The Mississippians were skillful farmers, producing corn, beans, and squash to feed large populations. Their crops were supplemented with wild game, fish, roots, nuts and berries. They constructed homes of wood and reed, usually with clay-plastered walls and thatched roofs. They were arranged in both compact villages and as outlying hamlets.

They shared the fruits of their labors among the group, and developed a high level of social and political organization—as would have been required to accomplish major feats such as mound building.

The people produced a wide variety of decorated pottery and devised specialized tools and weapons from hardstone, shell, bone, and wood. They wove cloth and tanned leather; they had more leisure time than their hunter-and-gatherer ancestors. For items not available from their own environment, they traded with distant people. They obtained items such as shells from the Gulf of Mexico and copper from the region near Lake Superior.

As the Mississippian society continued to change due to internal and external strife, the residents were forced to adapt. The Mississippians did not disappear but became the tribes of the Southeast that we know today, including, but not limited to, the Chickasaw Nation, the Choctaw of Oklahoma, and the Mississippi Band of the Choctaw.

Social Significance of the Mounds
The villages of the Mississippians are marked by flat-topped earthen mounds that are scattered throughout the Mississippi Valley and the Southeast. Sometimes a single large mound dominated the village or ceremonial center. More often, the mounds were arranged around a rectangular plaza. At Emerald Mound, however, the village ceremonial center was on top of the mound. There is evidence of a village site near the mound that was destroyed by cultivation. More than a dozen mound groups are located within 25 miles of Emerald Mound.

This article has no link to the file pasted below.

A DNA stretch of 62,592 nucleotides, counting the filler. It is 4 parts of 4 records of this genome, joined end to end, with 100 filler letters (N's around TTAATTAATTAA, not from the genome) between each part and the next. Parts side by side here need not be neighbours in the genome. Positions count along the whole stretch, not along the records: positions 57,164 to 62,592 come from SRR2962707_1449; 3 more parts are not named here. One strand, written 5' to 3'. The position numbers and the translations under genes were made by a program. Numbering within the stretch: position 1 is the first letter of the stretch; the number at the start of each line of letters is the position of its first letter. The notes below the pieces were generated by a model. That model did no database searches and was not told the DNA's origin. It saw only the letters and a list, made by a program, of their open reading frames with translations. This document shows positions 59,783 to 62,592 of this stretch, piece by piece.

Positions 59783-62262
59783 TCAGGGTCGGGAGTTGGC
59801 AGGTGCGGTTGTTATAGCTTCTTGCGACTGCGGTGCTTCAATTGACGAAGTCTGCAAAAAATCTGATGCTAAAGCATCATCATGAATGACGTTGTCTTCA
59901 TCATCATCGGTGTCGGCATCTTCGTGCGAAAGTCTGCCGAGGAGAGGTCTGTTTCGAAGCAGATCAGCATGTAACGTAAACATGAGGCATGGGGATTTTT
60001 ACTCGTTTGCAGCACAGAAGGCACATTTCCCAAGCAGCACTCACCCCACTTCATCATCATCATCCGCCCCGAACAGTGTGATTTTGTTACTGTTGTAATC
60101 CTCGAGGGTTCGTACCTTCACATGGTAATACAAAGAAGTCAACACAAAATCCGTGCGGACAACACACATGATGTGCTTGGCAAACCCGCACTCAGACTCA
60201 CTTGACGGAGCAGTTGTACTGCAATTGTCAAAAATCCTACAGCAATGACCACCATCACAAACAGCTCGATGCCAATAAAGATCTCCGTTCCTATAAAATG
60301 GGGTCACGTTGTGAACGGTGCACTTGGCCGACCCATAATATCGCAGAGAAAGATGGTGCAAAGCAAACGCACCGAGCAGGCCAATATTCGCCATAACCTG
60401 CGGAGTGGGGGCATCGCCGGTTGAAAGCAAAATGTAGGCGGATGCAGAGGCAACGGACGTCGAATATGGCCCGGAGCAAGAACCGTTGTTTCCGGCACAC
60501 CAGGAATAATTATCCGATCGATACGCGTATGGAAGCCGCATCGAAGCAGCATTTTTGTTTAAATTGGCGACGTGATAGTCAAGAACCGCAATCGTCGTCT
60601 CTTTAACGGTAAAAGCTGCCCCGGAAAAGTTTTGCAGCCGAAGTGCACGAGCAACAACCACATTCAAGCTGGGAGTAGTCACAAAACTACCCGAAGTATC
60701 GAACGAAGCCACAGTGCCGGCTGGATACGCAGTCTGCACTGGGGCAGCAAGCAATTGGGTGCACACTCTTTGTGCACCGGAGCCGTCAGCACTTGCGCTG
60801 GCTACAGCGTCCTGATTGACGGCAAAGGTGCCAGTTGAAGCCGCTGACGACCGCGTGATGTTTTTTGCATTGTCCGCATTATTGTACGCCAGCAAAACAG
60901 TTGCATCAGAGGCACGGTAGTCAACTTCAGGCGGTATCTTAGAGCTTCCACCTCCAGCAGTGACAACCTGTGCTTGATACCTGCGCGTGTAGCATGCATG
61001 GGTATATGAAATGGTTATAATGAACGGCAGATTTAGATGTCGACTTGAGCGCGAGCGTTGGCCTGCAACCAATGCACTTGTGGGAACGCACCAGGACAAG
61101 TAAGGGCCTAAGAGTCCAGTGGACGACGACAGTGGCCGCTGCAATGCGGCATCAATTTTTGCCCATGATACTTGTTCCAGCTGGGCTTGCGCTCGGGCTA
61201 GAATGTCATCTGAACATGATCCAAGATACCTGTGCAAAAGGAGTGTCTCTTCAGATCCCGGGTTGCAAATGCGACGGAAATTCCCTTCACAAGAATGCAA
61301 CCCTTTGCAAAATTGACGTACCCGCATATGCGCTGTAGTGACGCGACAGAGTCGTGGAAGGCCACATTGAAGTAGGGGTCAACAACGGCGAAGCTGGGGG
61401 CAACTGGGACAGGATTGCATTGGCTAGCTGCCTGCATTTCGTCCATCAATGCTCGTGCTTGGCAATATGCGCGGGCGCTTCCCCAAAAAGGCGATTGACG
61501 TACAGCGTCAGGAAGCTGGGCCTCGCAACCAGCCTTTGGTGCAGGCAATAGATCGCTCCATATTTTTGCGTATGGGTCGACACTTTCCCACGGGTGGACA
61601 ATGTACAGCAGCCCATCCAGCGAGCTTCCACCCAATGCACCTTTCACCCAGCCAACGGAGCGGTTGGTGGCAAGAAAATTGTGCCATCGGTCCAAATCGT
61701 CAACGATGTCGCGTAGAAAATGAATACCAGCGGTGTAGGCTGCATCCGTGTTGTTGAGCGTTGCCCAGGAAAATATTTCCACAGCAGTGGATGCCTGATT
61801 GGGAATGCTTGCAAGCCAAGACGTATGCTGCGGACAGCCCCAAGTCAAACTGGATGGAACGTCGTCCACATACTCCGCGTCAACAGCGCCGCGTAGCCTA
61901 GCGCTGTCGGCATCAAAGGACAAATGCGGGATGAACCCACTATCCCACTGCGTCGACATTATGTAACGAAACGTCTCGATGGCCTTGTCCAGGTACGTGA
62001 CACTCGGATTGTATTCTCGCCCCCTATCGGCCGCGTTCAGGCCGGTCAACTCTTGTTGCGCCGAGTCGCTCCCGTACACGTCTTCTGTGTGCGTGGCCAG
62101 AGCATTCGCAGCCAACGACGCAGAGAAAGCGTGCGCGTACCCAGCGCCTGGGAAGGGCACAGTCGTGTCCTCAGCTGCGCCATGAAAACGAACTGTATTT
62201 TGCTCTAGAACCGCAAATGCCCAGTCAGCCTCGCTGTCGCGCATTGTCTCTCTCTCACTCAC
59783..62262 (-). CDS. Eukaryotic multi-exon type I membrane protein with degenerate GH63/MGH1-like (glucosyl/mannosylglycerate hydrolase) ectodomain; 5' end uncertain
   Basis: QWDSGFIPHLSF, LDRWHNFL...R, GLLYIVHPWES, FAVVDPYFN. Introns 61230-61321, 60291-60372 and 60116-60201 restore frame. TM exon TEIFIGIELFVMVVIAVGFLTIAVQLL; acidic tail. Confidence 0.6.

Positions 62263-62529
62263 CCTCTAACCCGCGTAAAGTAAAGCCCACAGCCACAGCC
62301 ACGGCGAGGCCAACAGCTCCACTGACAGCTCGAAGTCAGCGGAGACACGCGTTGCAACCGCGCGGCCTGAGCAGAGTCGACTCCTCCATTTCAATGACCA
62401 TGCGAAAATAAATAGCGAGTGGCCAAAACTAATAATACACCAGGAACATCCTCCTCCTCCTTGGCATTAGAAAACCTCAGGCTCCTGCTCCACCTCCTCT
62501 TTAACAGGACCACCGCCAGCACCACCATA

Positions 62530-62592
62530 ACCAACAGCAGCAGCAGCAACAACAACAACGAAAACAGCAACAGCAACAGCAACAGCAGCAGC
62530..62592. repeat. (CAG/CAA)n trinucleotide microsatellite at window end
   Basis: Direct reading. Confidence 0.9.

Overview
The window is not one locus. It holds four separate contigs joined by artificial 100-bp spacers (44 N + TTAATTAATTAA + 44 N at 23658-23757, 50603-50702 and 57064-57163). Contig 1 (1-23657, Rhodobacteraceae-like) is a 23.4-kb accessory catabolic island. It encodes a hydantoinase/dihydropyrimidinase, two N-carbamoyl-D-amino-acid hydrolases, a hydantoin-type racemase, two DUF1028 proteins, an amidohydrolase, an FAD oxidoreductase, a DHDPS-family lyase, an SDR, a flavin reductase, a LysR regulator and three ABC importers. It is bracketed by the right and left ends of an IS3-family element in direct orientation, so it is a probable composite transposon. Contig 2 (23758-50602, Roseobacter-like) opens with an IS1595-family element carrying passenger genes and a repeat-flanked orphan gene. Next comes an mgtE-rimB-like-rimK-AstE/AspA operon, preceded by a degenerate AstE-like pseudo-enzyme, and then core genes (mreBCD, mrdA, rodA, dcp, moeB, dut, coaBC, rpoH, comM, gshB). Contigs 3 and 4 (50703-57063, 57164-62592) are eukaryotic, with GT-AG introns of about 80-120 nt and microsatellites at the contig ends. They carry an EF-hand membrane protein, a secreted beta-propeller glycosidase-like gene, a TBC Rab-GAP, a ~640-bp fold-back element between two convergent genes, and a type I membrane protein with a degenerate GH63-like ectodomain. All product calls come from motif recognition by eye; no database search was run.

The mounds of the Mississippians were used for burials, temples and ceremonial structures. Archeologists believe the mounds were the setting for elaborate civic processions, ceremonial dances, and intricate and solemn religious rituals.

Though there are many mysteries that surround Emerald Mound, archeologists are able to put together the pieces to learn about the early residents of the area.

Your Visit to Emerald Mound
Emerald Mound is open from sunrise to sunset every day. Please respect the ceremonial origin of the mound by refraining from recreational activities, including ball games and kite flying. There is an established trail that allows you to climb to the top of the mound and enjoy a view of the countryside, just as early residents of the area did.

Please remember, it is a violation of federal law to disturb or remove any artifact from park lands. Learn what to do if you find an artifact!
paved trail leading to the top of Emerald mound. Green grass is on both side of paved trail.
Today, an established trail allows you to walk to the top of Emerald Mound at milepost 10.3.


There are seven mound groups located along the Natchez Trace Parkway, all in Mississippi. Visiting the mounds allows you to see the rich legacy of American Indian cultural achievements. Many diverse prehistoric Indian groups, drawn by the bountiful wildlife, warm climate, and fertile soil, made their homes in what is now Mississippi for thousands of years before the first Europeans and Africans arrived. The mound culture thrived in this area beginning about 2000 years ago and lasted until just about 400 years ago. Mounds built of earth are the most prominent remains left on the landscape by these native peoples of Mississippi.

Learn more about mound sites throughout Mississippi..

Last updated: January 13, 2023

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2680 Natchez Trace Parkway
Tupelo, MS 38804


800 305-7417
The Parkway Visitor Center near Tupelo, MS, is open 9am-4:30pm seven days a week. The visitor center is closed Thanksgiving, December 25th and January 1st.